Redskins must pressure Trubisky consistently to beat the Bears

Ben Krimmel
September 23, 2019 - 12:08 pm

If the Washington Redskins are going to spring a Monday night upset over the Chicago Bears the pass rush will have to play their best game of the season.

Through two games the Redskins have just two sacks, one from Ryan Kerrigan and one from Cassanova McKinzy, who will not play vs. the Bears due to injury. 

With the Bears defense allowing just 24 points through two weeks, points will be at a premium and it all falls on the Skins defense to keep quarterback Mitch Trubisky out of rhythm and not allow for big plays.

"It's going to be a low-scoring game, so what (the Redskins) are gonna have to do is not give up the easy touchdowns," NFL analyst Charley Casserly told The Sports Junkies

"You gotta believe the Bears are gonna take shots deep on 'em and try to get something out of it," Casserly said Monday. "(With) Trubisky keep him in the pocket, he'll make mistakes. Don't let him run the football. That was the book on him last year, just people didn't do it consistently. They have done it consistently in the first two games this year."

Trubisky, who has run for 688 yards and five touchdowns in 28 games, is averaging over four runs per game and often uses his mobility to extend plays. If the Redskins pass rushers can stay in their lanes and keep Trubisky from extending plays they may be able to force him into bad decisions. And Trubisky has already been sacked five times this season, thrown one pick, and has a poor 58.3 completion percentage and a 65 quarterback rating.

Related:

One of those key pass rushers is rookie Montez Sweat, who is still looking to make a big impact through eight quarters of professional football. Casserly said he is encouraged by Sweat's ability to transition to being an outside linebacker in the Skins' system and playing against the run, but cautioned against high expectations. 

"I've seen flashes, OK. I figured it was going to take some time with him," Casserly said about Sweat. "To me, I'm taking a more patient approach cause I knew where he was coming from. I never had the hype on the guy... but I'm encouraged."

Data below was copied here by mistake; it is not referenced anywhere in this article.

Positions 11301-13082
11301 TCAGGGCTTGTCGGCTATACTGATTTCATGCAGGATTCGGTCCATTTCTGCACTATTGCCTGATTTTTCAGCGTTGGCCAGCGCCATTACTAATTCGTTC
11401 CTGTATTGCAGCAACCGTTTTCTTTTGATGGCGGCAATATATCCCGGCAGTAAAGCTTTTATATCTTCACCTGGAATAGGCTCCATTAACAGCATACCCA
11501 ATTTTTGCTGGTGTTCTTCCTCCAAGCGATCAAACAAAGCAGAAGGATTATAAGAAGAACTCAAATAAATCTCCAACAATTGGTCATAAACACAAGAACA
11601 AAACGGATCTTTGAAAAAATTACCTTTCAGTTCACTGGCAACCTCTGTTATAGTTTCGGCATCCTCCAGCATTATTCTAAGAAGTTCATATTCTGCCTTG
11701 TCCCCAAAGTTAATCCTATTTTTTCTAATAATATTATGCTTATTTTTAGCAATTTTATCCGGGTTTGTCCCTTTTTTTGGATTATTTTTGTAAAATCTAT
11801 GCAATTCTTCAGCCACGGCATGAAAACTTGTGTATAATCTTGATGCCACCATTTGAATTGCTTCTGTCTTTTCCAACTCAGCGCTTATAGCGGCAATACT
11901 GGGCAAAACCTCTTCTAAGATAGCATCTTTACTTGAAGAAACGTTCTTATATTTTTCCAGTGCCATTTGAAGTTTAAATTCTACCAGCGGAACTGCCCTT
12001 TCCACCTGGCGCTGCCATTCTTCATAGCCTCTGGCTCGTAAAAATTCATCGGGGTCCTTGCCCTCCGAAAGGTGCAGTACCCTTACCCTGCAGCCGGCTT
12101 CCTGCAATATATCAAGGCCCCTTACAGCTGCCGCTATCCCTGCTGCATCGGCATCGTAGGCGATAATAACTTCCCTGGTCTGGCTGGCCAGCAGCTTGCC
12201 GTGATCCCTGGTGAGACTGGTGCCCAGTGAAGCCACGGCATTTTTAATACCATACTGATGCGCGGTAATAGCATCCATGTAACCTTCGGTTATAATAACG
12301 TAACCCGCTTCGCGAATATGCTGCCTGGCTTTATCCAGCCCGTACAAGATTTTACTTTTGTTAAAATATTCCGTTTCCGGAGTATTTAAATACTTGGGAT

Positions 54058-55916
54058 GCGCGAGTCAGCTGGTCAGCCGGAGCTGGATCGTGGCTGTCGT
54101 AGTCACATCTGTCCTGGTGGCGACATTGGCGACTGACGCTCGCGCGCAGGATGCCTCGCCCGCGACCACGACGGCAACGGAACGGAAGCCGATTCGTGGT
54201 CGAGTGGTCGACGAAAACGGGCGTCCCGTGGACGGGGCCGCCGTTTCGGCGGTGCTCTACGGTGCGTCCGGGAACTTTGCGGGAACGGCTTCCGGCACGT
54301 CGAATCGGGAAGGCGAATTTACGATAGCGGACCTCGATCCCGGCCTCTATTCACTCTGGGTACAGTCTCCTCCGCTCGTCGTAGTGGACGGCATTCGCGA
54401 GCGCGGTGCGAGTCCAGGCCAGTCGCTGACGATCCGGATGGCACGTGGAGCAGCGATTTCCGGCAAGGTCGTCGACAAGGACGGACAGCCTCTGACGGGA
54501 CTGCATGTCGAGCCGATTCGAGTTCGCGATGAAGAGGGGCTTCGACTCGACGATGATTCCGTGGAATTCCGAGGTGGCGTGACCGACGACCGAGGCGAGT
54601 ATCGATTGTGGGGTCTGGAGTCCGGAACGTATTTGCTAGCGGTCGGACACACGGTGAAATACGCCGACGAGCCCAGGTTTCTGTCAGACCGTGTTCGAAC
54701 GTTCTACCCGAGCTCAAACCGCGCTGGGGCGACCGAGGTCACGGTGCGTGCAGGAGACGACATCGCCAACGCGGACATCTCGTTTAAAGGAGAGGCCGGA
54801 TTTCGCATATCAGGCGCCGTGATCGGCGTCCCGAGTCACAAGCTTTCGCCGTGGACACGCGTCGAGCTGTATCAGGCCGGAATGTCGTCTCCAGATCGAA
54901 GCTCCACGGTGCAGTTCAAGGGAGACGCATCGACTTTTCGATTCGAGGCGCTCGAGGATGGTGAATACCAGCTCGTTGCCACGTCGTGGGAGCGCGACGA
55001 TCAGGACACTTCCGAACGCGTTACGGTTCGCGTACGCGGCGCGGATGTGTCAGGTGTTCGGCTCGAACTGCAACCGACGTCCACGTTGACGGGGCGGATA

The Redskins have yet to force a fumble and have just one turnover on an interception by safety Montae Nicholson off a deflected pass.

And the Washington secondary could help the pass rush by keeping coverage tight and forcing Trubisky to hold the ball and come off of his first read. With Quinton Dunbar questionable and Dominique Rodgers-Cromartie on Injured Reserve, a lot will fall on Josh Norman and that could be an issue on Monday night. 

"This is my opinion: When (Norman) presses he doesn't put his hands on the guy... why press him if he's just gonna turn and run with the guy? Stay off five or 10 yards and run with the guy," Casserly said. "I don't think he puts his hands on him because he knows if he misses he can't catch up. He was never a great off-cover guy cause he doesn't have top speed and his transition out of the pedal wasn't great. He seems to have lost another step or two."

"But the reality is, people have targeted this guy and they're going to go after this guy and run deep. He's basically a zone corner who is protecting himself on the speed at this point in time," Casserly concluded.

Overall, the problem in Casserly's eyes: The defense isn't as good as people believed it to be. 

"The defense was over-hyped. The defensive line was strong but had no depth... the inside linebackers are very average, we were just talking about Norman at corner, the other corner position, Dunbar, he's inconsistent, (Fabian) Moreau's been hurt, (Jimmy) Moreland's their best corner as a nickel guy. Kerrigan's Kerrigan, and we talked about Sweat. Have we had the production from Sweat? No." Casserly said. "All the stuff on the defense was inaccurate and I said it before camp, I said it during camp." 

What can Washington do differently? Casserly suggested more blitzing, but with a mediocre secondary that is a dangerous proposition and would mean the Skins have to play more zone defense.

-----

The full conversation with Charley Casserly and The Sports Junkies can be heard here, starting at 15:15:

Follow @BenKrimmel and @1067theFan on Twitter.